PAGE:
Indonesian clerics mull motorcycle helmet fatwa

By ASSOCIATED PRESS
February 21, 2010 14:19

 
X

Dear Reader,
As you can imagine, more people are reading The Jerusalem Post than ever before. Nevertheless, traditional business models are no longer sustainable and high-quality publications, like ours, are being forced to look for new ways to keep going. Unlike many other news organizations, we have not put up a paywall. We want to keep our journalism open and accessible and be able to keep providing you with news and analyses from the frontlines of Israel, the Middle East and the Jewish World.

As one of our loyal readers, we ask you to be our partner.

For $5 a month you will receive access to the following:

  • A user experience almost completely free of ads
  • Access to our Premium Section
  • Content from the award-winning Jerusalem Report and our monthly magazine to learn Hebrew - Ivrit
  • A brand new ePaper featuring the daily newspaper as it appears in print in Israel

Help us grow and continue telling Israel’s story to the world.

Thank you,

Ronit Hasin-Hochman, CEO, Jerusalem Post Group
Yaakov Katz, Editor-in-Chief

UPGRADE YOUR JPOST EXPERIENCE FOR 5$ PER MONTH Show me later Don't show it again

Indonesia's leading clerics are considering a religious edict against riding a motorbike without a crash helmet to promote safety on the chaotic and deadly roads of the world's most populous Muslim country.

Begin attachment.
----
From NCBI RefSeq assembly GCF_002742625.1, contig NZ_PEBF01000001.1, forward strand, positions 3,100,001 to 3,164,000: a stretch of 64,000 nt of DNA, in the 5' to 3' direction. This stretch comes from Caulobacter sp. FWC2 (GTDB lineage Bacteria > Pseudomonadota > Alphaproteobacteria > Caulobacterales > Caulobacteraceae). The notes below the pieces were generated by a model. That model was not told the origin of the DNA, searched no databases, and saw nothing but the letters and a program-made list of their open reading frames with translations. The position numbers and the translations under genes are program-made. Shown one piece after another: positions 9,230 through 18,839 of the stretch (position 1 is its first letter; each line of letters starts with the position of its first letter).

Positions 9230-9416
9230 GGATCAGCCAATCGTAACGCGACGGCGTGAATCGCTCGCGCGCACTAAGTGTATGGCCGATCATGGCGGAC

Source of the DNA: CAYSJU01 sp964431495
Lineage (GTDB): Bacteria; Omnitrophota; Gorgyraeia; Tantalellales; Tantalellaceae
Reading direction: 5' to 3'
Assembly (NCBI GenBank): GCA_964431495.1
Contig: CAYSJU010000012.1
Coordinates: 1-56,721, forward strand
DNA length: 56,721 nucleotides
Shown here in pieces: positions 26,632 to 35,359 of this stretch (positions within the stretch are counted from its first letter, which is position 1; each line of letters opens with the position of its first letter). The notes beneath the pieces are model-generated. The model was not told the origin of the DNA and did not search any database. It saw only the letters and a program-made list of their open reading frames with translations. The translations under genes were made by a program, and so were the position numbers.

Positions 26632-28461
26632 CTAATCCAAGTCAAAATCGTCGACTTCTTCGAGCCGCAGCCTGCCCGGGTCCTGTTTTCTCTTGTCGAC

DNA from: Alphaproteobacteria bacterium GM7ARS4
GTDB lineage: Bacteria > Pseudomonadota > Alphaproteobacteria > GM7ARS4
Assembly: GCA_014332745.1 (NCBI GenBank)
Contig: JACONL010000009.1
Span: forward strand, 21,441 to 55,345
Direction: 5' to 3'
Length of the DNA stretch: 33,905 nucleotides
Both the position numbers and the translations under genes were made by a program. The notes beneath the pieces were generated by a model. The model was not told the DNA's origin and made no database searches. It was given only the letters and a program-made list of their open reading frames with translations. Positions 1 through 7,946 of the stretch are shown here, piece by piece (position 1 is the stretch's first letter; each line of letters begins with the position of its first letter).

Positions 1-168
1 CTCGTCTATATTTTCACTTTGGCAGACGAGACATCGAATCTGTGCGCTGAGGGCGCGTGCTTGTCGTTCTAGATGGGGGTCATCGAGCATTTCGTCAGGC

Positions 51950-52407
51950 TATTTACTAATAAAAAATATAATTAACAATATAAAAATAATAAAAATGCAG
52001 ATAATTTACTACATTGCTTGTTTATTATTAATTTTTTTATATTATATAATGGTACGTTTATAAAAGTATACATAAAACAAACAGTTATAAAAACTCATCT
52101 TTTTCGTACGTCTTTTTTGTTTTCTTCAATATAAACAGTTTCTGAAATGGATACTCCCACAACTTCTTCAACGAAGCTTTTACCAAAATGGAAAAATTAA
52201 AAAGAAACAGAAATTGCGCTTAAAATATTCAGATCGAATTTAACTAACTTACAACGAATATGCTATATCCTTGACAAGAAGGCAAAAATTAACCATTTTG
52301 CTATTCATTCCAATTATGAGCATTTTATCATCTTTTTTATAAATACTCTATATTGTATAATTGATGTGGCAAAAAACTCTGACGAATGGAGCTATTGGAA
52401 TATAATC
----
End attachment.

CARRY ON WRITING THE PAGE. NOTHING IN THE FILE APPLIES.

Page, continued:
Such a fatwa would not carry a penalty for those who ignore it, but advocates said Sunday making road safety a moral issue could be more effective than the law.

Helmets have been compulsory in Indonesia since 1988, but a 2005 government study found that up to 30 percent of riders in cities still did not wear one. Even fewer riders wear them in rural areas.

The Ulema Council, an influential board of Islamic clerics, will consider issuing the edict after consulting the Road Safety Association, motorbike riders, government regulators and medical professionals, council general secretary Ichwan Sam said.

"As Islamic people, we have to protect our religion, our body and soul, our mind, our ancestry and our wealth," Sam said. "Wearing a helmet when riding a motorbike is included in the protection of our body and soul."

Related Content

Breaking news
August 19, 2018
Afghanistan announces Muslim Eid holiday ceasefire with Taliban

By REUTERS